18ct White Gold Pendant with 4.03ct Green Tanzanite and Diamonds

18ct White Gold Pendant with 4.03ct Green Tanzanite and Diamonds

9,450.00

This beautiful 18ct white gold pendant features a rare and beautiful pear shaped 4.03ct Natural 'Fancy' Green Tanzanite, set with split claw mounts within a brilliant-cut diamond micro-set halo and pendant loop.

There are 23 diamonds (total diamond weight 0.3ct, F colour and VS clarity). 

White Gold chains are available separately.

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The Tanzanite in this pendant:

This beautiful 4.03ct pear shaped Natural Green Tanzanite is 11.44mm high x 8.55mm wide x 6.67mm deep.

This Tanzanite was mined on the 8th August 2014. Mining Location: Merelani, Tanzania
It was cut by master cutters in Tanzania and then sent for laser inscription and GIA certification in Kenya.
I purchased it on the 19th September 2017.

The gemologist's comments on this stone were "Stunning, rare Green Tanzanite. Classic collector's / investor's gemstone. Not often found in the market and rarely mined, stones like these are a real pleasure to own. Strongly trichroic, as to be expected of a Tanzanite, displaying green, violet and blue in the Dichroscope. Gorgeous and rare."

The rough, before cutting.

The rough, before cutting.

The cut stone.

The cut stone.

Gem Certificate

Gem Certificate

Mining report

Mining report

 

About Tanzanite:

The Merelani Mining area beneath Mount Kilimanjaro is the only known source of Tanzanite in the world. This makes the stone considerably rarer than Diamonds and one with a finite resource. It is believed that the eruption of Mount Kilimanjaro was responsible for setting off the unique set of conditions in the earth which caused Tanzanite to form. 

Whilst the formation of blue Tanzanite was caused by the presence of Vanadium in the earth, the presence of other minerals caused a very rare occurrence of other colours to form too. These wonderful “fancy colour Tanzanites” (as they are known in the trade) are very seldom found as the minerals that were responsible for their colour were only present in minute quantities at the time of formation. Crystals with colours other than blue include pink, orange and a variety of greens. They are very rare and much sought after gemstones.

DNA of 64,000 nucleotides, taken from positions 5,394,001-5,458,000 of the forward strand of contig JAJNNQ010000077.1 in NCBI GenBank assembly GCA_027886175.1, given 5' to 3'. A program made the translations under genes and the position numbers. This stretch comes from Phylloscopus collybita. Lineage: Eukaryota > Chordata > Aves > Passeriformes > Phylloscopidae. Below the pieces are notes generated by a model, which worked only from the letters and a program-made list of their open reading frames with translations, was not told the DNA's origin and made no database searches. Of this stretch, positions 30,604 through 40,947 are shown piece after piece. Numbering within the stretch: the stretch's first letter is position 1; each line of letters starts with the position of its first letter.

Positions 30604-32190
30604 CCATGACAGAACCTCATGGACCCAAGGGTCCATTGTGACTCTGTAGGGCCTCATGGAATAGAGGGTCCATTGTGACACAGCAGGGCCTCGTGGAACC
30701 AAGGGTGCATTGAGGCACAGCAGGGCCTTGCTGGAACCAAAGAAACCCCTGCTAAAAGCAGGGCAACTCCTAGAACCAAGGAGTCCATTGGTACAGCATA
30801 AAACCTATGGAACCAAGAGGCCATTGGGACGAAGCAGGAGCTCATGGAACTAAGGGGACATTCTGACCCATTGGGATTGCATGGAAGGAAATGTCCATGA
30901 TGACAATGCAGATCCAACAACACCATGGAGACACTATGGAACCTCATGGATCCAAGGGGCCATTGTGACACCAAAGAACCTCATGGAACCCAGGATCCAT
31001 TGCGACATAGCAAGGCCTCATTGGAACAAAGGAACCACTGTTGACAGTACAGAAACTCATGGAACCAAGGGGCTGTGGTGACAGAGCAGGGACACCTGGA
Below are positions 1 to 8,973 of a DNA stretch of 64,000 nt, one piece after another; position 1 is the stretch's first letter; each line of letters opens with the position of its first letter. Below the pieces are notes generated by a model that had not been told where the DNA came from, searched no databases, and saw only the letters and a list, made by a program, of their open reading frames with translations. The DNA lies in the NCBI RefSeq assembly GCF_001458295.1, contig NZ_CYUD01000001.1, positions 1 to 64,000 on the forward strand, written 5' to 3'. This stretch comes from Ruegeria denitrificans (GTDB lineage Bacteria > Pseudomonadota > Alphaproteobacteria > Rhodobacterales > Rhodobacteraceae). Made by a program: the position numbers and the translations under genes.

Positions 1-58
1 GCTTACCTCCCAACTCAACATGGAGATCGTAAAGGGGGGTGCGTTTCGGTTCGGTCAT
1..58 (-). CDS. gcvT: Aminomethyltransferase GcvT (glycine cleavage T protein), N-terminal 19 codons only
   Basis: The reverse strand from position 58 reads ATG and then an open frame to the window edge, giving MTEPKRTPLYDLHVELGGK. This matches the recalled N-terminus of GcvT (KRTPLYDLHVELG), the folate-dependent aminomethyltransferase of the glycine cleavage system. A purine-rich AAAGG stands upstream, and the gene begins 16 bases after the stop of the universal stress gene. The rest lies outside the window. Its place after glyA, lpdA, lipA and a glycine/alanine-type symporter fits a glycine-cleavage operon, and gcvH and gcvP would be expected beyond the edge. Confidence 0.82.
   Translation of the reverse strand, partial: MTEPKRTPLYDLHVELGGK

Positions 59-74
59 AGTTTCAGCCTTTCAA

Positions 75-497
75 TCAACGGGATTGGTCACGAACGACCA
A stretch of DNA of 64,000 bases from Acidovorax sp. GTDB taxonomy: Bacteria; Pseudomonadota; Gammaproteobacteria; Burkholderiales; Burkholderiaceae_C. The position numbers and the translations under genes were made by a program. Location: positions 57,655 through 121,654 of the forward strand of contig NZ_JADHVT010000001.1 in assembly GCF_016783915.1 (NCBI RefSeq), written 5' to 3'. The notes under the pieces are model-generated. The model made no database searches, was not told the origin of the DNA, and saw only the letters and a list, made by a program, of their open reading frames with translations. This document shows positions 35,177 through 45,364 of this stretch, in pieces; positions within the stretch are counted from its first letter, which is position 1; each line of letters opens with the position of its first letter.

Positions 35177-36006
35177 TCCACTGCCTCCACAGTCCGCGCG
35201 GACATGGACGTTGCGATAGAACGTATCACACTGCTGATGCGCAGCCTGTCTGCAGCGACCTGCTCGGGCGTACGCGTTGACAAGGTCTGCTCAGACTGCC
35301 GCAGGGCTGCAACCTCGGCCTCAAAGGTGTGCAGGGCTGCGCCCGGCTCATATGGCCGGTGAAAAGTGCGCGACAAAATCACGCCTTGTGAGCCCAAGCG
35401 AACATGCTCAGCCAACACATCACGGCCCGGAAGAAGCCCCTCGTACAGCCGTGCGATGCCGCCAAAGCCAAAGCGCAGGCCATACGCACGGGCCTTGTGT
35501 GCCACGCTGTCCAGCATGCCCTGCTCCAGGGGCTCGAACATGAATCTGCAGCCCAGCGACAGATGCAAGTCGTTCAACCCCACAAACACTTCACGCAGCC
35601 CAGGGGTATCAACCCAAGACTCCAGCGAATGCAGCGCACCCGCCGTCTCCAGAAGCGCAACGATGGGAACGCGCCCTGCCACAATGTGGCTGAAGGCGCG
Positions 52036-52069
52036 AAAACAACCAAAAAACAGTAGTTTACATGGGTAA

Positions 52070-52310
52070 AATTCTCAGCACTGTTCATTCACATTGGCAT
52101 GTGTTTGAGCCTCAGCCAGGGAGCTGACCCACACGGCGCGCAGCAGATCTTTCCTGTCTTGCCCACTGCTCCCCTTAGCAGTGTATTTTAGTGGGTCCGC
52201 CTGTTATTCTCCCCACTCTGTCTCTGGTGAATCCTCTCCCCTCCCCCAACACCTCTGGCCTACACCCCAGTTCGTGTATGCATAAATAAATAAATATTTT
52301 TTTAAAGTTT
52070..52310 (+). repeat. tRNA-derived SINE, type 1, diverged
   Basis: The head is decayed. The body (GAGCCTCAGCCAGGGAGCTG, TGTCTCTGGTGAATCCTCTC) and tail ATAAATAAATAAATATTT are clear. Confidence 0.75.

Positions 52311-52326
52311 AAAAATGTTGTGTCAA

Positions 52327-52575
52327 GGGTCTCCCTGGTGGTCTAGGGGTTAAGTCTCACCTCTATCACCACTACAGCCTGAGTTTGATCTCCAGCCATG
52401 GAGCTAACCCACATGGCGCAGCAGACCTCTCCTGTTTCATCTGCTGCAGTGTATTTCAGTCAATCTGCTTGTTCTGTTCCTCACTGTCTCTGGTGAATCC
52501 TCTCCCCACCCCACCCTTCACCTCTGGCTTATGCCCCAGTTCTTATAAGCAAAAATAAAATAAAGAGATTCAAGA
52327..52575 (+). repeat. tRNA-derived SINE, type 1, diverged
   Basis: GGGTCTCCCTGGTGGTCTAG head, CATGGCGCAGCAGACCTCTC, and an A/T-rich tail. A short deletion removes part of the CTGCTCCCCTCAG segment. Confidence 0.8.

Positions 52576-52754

The Tanzanites I purchase are cherry picked from the mouth of the mine by a GIA Gemologist, chosen out of literally thousands of carats of Tanzanite production. This gives my Investment Grade Collection a pedigree that very few people will ever own or even see. If you are looking for jewellery in the highest grade in Tanzanite, the very top 1%, I can source them.

Caring for Tanzanite

Tanzanite is not a gem that should break easily but due to its relatively low score on the Mohs Scale of hardness (6) it can scratch more easily than other gems like Ruby and Sapphire.Due to Tanzanite's relative softness, it should be treated with respect. Gems with a hardness of 6-7 or greater are quite suitable for rings which are worn occasionally. But for a ring like a wedding or engagement ring, intended for everyday wear over a period of years, a hardness rating of 10 to 8 is recommended. To clean it, never use an ultrasonic cleaner or steam cleaner (often found in jewellers). The best method is simply to use a toothbrush and warm, soapy water.

How is Tanzanite formed?

Many hundreds of millions of years ago, shifting plates caused a massive upheaval in the earth’s crust forcing it upwards over 19,000 feet to form the majesty of what is known today as Mount Kilimanjaro, Africa’s highest mountain. The visual feast of the ice capped peak towering over endless plains of wildlife has mesmerised many over the centuries but what was created below ground as the volcano erupted continues to mesmerise a few who are lucky enough to own a piece of it – Tanzanite! 

The eruption created the unique set of conditions in the earth for this wonderful gem to form over 500 million years ago. Heated ground waters circulated through rock fractures, dissolving minerals from the surrounding rocks and redepositing them in open spaces like fractures. Here as the rock folded with time, the heat and pressure grew to a level where it was possible for Tanzanite to form. Much of the first crystal formations would have been destroyed by the folding rock over the ages or by a change in temperature or pressure but some survived and the pair of crystals pictured on the left were amongst these. They were chiseled out of the rock several hundred feet down by resolute miners and brought up to the surface.